Or maybe 13, but certainly not more than 14 ... in my mother's eyes. This was a new development as of 5 years ago.
Until mom's move into my home I was a "married adult" in her eyes.
I moved out of the status of a "child" at 22 years old on my wedding day. It almost seemed as if on that day, she viewed me differently. I was now independent. My future was with another. Her knowledge of my activities, my thoughts, and my goals became seriously limited.
She had launched me into life on my own and then "let go!"
Now I am not saying that she was a distant and uncaring person. Not at all. She always lived within a 30 minute drive, hosted family dinners, baby sat her grand children, called me to chat, ...
But she never inserted herself into my life. If she made judgements about my actions she never shared them, never gave me advice unless I asked for it. None of that. Our lives were now separate and she moved on with her life. Of course, during my first year as a young married woman, she was still living with my dad. His alcoholism was a daily cross she carried.
I also suspect that their own personal history as a young married couple impacted how they treated me. Somehow I became aware that the move to Maryland so long ago was partly due to too much family in their lives.
Marriage seemed to be the dividing line in my mother's eyes for when you became an adult.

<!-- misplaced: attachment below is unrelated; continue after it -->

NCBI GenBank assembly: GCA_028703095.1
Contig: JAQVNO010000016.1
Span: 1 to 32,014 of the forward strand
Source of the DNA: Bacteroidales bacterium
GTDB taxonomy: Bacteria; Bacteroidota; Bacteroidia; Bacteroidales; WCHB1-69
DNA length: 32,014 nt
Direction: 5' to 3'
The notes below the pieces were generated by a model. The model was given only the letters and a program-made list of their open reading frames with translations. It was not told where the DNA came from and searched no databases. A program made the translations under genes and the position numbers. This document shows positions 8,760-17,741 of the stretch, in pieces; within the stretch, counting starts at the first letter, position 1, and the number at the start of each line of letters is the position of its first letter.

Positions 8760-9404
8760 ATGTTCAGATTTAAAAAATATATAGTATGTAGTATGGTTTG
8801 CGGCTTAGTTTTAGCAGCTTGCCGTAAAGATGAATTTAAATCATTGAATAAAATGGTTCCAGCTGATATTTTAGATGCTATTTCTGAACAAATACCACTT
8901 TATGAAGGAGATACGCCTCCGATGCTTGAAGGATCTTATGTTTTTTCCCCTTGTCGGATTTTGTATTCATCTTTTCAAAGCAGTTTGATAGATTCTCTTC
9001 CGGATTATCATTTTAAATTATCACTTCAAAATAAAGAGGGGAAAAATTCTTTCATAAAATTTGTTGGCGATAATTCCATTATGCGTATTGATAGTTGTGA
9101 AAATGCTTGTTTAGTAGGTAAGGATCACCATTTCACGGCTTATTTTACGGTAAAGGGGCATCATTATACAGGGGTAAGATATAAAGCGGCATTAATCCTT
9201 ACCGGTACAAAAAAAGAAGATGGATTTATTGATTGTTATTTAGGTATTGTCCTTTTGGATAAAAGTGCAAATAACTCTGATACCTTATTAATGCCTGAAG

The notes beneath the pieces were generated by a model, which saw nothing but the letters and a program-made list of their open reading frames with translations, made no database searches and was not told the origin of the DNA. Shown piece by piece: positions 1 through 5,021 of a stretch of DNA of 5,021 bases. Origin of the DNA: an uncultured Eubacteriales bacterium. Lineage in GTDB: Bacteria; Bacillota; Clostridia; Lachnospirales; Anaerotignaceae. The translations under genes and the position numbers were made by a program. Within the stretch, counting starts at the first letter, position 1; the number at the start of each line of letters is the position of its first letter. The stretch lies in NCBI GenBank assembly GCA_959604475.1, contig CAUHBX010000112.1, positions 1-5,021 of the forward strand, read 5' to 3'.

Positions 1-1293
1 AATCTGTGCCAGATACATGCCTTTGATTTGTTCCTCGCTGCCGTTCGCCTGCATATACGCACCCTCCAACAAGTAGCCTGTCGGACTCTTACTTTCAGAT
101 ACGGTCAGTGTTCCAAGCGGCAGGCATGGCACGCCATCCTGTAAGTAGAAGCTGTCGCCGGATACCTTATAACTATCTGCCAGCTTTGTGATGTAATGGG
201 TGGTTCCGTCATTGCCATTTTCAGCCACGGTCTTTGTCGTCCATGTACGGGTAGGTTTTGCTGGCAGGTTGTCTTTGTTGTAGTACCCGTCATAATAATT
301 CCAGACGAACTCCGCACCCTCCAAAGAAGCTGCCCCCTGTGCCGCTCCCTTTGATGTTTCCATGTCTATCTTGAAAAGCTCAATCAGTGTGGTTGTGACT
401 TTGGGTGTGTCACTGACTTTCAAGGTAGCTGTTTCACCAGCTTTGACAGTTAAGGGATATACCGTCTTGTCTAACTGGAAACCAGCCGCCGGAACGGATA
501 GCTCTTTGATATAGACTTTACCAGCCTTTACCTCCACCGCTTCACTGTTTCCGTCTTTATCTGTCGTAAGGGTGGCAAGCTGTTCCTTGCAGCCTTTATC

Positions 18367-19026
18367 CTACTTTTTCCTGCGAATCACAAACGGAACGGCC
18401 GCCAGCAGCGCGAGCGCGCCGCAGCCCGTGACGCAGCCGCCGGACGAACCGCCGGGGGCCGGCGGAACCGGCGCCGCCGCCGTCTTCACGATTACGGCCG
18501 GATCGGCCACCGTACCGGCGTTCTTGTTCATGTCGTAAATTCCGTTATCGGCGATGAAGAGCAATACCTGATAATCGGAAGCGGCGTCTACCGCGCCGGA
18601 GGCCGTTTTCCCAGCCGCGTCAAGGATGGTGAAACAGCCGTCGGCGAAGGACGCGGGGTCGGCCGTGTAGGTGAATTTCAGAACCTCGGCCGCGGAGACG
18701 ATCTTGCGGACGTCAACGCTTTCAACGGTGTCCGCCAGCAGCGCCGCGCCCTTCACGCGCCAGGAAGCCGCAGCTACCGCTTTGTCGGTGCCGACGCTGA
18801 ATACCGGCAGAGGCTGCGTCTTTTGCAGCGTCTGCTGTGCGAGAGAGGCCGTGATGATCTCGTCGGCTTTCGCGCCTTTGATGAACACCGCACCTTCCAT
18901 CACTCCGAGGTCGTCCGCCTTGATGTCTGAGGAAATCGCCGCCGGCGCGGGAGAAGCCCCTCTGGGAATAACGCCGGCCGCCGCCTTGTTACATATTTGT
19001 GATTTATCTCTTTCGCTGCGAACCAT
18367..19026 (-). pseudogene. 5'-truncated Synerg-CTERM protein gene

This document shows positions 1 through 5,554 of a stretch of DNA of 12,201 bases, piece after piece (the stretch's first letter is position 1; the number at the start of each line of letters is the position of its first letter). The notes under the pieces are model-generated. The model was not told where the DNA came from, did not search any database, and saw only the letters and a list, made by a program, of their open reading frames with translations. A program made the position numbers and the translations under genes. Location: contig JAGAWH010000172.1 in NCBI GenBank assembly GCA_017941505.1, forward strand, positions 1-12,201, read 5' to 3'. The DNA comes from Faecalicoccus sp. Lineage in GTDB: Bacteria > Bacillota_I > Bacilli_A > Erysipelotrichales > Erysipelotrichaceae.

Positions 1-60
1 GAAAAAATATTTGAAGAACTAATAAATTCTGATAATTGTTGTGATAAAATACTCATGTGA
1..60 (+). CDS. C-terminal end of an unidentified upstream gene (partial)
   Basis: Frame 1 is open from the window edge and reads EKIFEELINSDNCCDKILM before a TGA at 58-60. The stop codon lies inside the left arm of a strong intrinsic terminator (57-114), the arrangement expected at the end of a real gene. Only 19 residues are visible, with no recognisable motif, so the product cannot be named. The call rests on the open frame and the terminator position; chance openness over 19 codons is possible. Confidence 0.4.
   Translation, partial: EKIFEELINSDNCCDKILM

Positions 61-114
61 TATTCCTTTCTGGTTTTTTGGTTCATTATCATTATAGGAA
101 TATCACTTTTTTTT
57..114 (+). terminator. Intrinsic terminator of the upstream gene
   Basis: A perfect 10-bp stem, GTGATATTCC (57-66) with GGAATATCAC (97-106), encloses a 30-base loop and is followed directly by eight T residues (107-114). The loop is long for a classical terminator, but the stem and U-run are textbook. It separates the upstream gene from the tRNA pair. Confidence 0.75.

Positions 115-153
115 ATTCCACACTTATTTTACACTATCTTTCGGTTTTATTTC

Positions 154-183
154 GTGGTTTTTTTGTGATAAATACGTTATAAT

Getting engaged was the first step in that direction. And that conversation rings clear in my mind as if it was yesterday.
Mom and I were walking our dog, Lucky, in front of our house. I turned to her and said, "He has asked me to marry him, and I said yes." There was no congratulatory comments, no expressions of love, no joyful response for my happiness. She was quiet for a moment and then said: "You must be sure, because once you are married, I won't be able to help if things don't work out."
I was 20 at the time. I remember feeling a sense of disappointment in her response.
Looking back I can see this statement was a peek into her own past. Things didn't work out very well for mom after she married, she didn't have any help from her family, friends, or her church. When she married, she was on her own. If her married life had been different, would she have responded differently to me? Maybe. I can't imagine ever saying those words to one my children. I would extend a helping hand as long as there was breath in my body. But my married experience was different from hers ... mine was normal.
I know now she was dealing with a lot then. But at the time I was too young to be understanding or reflective. I feel badly that I expected more.
So as a married adult, she had a hands-off policy with me. I was mature, someone's wife, and taking on adult roles. She had done her job with her first child, and she moved on with her life.
That all changed when she moved into our house five years ago.